The actual story of the film is all-new, consisting of a young boy named Ted's (voice of Zac Efron) quest to win the heart of a girl (Audrey, doing little more than enabling the plot, voiced by Taylor Swift) by bringing her a rarely glimpsed, perhaps mythical thing called a "tree". They all live in a "Truman Show"-like domed, sealed town called Thneedville that is completely artificial, right down to the inflatable bushes and light bulb trees that adorn the yards. Ted's mother explains to him how a light bulb tree is superior to a real tree by shifting the light colors at the push of a button: "We have winter, spring, summer... and disco!" (Needle-drop "The Hustle" as a glitter ball emerges and she does a little dance. Yeah.)
Corporate greed has come a long way since 1971, and the filmmakers acknowledge that with a newly created villain, a sawed-off mogul named Mr. O'Hare (Rob Riggle). O'Hare has mastered the art of creating circular corporate dependence with his O'Hare Air, a company that is too big to fail. (A sign says so!) O'Hare has made a fortune selling clean air to the people of smog-filled Thneedville, and now has a plan to push it to the next level by selling them bottled air (since market research shows that people will buy something if it's in a plastic bottle), a product of his factories that are directly responsible for the smog in the first place. As long as everyone stays happy in their domed city with their fake trees - and no real ones, since they make clean air on their own! - all will continue as is, and Mr. O'Hare will only grow richer. Unlike the Once-ler's downfall, there is no finite end to his raw materials - he's literally selling people nothing. Eco-irresponsibility was the Once-ler's weakness, actual knowledge and a motivated populace is O'Hare's. Any way you look at it, it's all greed-driven - and kids can see that from a mile away.
As Ted must go convince the banished Once-ler to help him in his quest, the film becomes a sort of "The Silence of the Lambs" for kids. Ted is Clarice, the Once-ler is Hannibal Lecter, and O'Hare is Jame Gumb. It's tempting call the Thneedville/O'Hare portions "bookends" or "framework" to the book's story, which is reduced to a glorified flashback that eats up the prolonged middle of the film, but that's not right. The flashback is wedged into the center of the film, and is meant to explain first and foremost what happened to all the authentic trees and pure nature, and perhaps secondly, to make some sort of point about cyclical human greed and rampant disregard for our planet. The previously unseen Once-ler (the regretful character who once upon a time indulged in nature-destroying greed in order to mass-produce Thneeds, a product no one needed) is now striped of his mystery (which always sent my imagination surging as kid) and is given a human face and the disingenuous voice of Ed Helms. In most any other film, the content detailed in the Once-ler's flashback would run five, maybe ten minutes tops. But since this adaptation exists only because of the iconic source material, it gets decompressed as the movie's newly fabricated macro story is put on hold. The Once-ler essentially says so much, repeatedly prodding the boy that if he wants the tree, he has to sit through this story. (Hey, I sat through it, too - do I get a tree?)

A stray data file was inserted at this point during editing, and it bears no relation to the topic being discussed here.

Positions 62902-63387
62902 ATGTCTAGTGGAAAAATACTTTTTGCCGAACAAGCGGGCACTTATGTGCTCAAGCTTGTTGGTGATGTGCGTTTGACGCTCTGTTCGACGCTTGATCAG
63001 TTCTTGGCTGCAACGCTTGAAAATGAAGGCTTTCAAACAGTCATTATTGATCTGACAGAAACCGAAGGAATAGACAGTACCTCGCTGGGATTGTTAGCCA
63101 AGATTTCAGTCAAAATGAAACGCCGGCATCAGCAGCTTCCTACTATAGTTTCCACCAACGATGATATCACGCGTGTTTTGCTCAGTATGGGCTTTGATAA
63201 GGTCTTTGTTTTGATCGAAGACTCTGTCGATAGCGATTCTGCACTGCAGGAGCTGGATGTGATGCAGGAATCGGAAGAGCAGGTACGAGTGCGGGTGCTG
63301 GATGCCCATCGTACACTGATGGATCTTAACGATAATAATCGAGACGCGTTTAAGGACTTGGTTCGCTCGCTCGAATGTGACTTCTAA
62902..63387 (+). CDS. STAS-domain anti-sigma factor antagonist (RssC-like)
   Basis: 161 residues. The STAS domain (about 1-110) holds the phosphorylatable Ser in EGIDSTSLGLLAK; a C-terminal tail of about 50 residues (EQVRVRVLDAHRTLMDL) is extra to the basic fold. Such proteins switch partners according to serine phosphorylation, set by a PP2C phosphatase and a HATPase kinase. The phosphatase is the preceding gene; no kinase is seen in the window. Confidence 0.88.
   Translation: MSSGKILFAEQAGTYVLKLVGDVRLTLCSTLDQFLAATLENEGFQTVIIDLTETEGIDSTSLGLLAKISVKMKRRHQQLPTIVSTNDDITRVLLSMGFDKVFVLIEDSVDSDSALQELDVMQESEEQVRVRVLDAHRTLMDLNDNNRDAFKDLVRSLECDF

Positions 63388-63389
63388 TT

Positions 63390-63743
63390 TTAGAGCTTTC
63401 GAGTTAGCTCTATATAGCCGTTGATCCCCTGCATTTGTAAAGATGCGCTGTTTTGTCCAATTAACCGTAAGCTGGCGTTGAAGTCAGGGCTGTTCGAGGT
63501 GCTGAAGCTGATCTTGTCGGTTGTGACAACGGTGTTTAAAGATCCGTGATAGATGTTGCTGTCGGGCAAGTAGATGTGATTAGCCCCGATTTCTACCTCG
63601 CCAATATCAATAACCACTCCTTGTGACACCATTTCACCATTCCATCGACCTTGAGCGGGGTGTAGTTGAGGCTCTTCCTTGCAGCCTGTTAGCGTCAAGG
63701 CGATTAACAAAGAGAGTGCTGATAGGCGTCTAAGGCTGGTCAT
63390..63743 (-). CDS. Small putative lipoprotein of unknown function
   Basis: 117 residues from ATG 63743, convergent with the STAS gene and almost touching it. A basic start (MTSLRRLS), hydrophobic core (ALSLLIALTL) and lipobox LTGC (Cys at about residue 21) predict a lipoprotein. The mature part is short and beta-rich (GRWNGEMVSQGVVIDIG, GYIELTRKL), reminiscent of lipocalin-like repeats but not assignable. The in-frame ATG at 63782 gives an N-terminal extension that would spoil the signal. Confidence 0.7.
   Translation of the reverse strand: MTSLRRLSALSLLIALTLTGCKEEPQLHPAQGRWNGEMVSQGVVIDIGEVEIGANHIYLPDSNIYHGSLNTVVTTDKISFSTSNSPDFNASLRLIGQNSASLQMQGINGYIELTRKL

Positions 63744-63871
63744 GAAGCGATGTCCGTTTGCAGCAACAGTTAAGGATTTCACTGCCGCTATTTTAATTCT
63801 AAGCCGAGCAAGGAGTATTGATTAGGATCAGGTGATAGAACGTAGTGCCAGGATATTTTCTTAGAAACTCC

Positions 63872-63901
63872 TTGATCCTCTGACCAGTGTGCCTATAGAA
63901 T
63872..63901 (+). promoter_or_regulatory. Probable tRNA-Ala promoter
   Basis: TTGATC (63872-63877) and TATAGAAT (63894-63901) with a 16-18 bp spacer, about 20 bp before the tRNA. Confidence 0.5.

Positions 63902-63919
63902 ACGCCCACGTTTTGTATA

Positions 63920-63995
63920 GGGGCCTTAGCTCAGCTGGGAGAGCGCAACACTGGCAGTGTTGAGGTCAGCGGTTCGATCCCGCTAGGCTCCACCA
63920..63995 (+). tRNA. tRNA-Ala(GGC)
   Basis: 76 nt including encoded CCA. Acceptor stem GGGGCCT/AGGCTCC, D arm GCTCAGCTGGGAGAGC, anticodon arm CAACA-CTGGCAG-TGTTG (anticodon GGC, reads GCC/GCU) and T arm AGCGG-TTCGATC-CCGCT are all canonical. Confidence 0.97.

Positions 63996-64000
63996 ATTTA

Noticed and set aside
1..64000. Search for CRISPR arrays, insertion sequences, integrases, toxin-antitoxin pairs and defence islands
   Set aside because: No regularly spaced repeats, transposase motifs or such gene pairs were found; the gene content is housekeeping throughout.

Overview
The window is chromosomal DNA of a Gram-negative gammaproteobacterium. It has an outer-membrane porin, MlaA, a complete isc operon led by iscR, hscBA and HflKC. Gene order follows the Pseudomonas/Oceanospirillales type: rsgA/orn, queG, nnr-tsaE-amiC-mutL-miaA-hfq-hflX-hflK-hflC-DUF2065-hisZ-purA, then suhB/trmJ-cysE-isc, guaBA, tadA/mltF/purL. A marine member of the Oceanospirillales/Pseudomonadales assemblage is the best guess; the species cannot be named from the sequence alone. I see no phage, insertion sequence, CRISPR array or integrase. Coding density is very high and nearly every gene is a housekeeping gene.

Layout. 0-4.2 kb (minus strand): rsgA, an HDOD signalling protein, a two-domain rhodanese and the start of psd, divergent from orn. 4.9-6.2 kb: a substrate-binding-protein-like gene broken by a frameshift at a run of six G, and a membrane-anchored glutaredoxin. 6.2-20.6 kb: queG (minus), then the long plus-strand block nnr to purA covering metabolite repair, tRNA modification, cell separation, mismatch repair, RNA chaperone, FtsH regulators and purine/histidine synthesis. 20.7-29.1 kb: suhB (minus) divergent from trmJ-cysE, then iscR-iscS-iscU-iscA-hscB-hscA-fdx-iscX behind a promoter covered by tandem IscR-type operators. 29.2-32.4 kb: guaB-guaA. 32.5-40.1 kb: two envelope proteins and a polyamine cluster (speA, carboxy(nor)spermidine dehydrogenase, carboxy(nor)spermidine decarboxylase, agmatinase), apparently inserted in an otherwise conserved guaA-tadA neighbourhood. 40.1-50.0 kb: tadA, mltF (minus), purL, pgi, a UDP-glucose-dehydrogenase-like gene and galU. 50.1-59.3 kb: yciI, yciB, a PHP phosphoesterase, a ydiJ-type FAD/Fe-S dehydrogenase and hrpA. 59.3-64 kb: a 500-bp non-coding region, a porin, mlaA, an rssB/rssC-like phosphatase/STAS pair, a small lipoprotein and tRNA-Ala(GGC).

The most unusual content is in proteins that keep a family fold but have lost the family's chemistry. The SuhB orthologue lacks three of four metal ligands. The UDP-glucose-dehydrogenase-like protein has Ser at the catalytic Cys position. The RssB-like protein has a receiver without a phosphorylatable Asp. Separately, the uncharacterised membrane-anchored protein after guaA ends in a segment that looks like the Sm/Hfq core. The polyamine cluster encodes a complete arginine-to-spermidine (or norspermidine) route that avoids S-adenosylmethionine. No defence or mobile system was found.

Where most children's films of the past few decades are compelled to preach about things like tolerance and environmentalism, "The Lorax" takes this notion a step further by deeply questioning the very way many people live their lives. (That is, pacified and blitzed out in a consumer culture, checked out from an increasingly artificial world.) It's bit of a bold move for a film like this to turn the mirror towards ourselves, revealing such an uncomfortable reality, even if it is only for isolated moments. What we end up with, perhaps amusingly, is practically a cinematic call to arms. As noble as this endeavor may be, it's utterly botched in the heavy-handed execution.
"Dr. Seuss' The Lorax" is colorful and bright, with 3D that's actually not a waste (even if director Chris Renaud's use of it isn't as clever as what he was doing in "Despicable Me"). Certainly the late Theodor Geisel would approve of that aspect. But the problems inherent in the bungled sensibility of "The Lorax" film are fundamentally unsettling, leading one to question the true motivations behind Seuss' estate's in licensing their patriarch's work all over Hollywood. George Clooney's relatives in "The Descendents" can't help but come to mind, especially as we consider this ham-fisted CG diatribe against greed. If that double standard isn't clear enough, the Lorax character can currently be seen hawking fuel-guzzling cars on commercials. We are all children of the age of corporate greed, but hopefully by looking at this film from all sides, we too can see the true moral from a mile away.